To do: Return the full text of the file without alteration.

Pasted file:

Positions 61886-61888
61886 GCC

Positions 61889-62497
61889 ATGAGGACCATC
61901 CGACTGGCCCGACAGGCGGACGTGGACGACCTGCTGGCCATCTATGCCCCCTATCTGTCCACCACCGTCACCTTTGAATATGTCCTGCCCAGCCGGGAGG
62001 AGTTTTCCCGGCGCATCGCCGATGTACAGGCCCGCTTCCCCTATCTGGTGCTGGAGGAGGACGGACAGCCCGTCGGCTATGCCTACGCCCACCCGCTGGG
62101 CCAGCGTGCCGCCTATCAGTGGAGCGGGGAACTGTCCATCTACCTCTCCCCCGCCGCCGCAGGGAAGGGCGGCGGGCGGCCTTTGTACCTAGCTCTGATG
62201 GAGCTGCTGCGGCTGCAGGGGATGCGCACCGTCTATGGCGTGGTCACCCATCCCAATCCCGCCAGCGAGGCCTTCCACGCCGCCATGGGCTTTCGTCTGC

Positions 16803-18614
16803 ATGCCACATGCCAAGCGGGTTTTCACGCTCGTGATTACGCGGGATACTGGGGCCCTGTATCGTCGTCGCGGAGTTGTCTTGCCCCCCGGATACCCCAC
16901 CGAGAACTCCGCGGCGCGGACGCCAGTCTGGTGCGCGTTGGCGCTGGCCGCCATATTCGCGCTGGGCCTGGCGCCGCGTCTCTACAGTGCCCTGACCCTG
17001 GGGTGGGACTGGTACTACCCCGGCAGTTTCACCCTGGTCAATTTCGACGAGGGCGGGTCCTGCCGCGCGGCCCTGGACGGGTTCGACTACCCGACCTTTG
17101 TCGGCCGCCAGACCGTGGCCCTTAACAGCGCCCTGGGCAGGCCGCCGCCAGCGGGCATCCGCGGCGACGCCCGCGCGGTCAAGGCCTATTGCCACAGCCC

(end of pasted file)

Positions 61886-61888
61886 GCC

Positions 61889-62497
61889 ATGAGGACCATC
61901 CGACTGGCCCGACAGGCGGACGTGGACGACCTGCTGGCCATCTATGCCCCCTATCTGTCCACCACCGTCACCTTTGAATATGTCCTGCCCAGCCGGGAGG
62001 AGTTTTCCCGGCGCATCGCCGATGTACAGGCCCGCTTCCCCTATCTGGTGCTGGAGGAGGACGGACAGCCCGTCGGCTATGCCTACGCCCACCCGCTGGG
62101 CCAGCGTGCCGCCTATCAGTGGAGCGGGGAACTGTCCATCTACCTCTCCCCCGCCGCCGCAGGGAAGGGCGGCGGGCGGCCTTTGTACCTAGCTCTGATG
62201 GAGCTGCTGCGGCTGCAGGGGATGCGCACCGTCTATGGCGTGGTCACCCATCCCAATCCCGCCAGCGAGGCCTTCCACGCCGCCATGGGCTTTCGTCTGC

Positions 16803-18614
16803 ATGCCACATGCCAAGCGGGTTTTCACGCTCGTGATTACGCGGGATACTGGGGCCCTGTATCGTCGTCGCGGAGTTGTCTTGCCCCCCGGATACCCCAC
16901 CGAGAACTCCGCGGCGCGGACGCCAGTCTGGTGCGCGTTGGCGCTGGCCGCCATATTCGCGCTGGGCCTGGCGCCGCGTCTCTACAGTGCCCTGACCCTG
17001 GGGTGGGACTGGTACTACCCCGGCAGTTTCACCCTGGTCAATTTCGACGAGGGCGGGTCCTGCCGCGCGGCCCTGGACGGGTTCGACTACCCGACCTTTG
17101 TCGGCCGCCAGACCGTGGCCCTTAACAGCGCCCTGGGCAGGCCGCCGCCAGCGGGCATCCGCGGCGACGCCCGCGCGGTCAAGGCCTATTGCCACAGCCC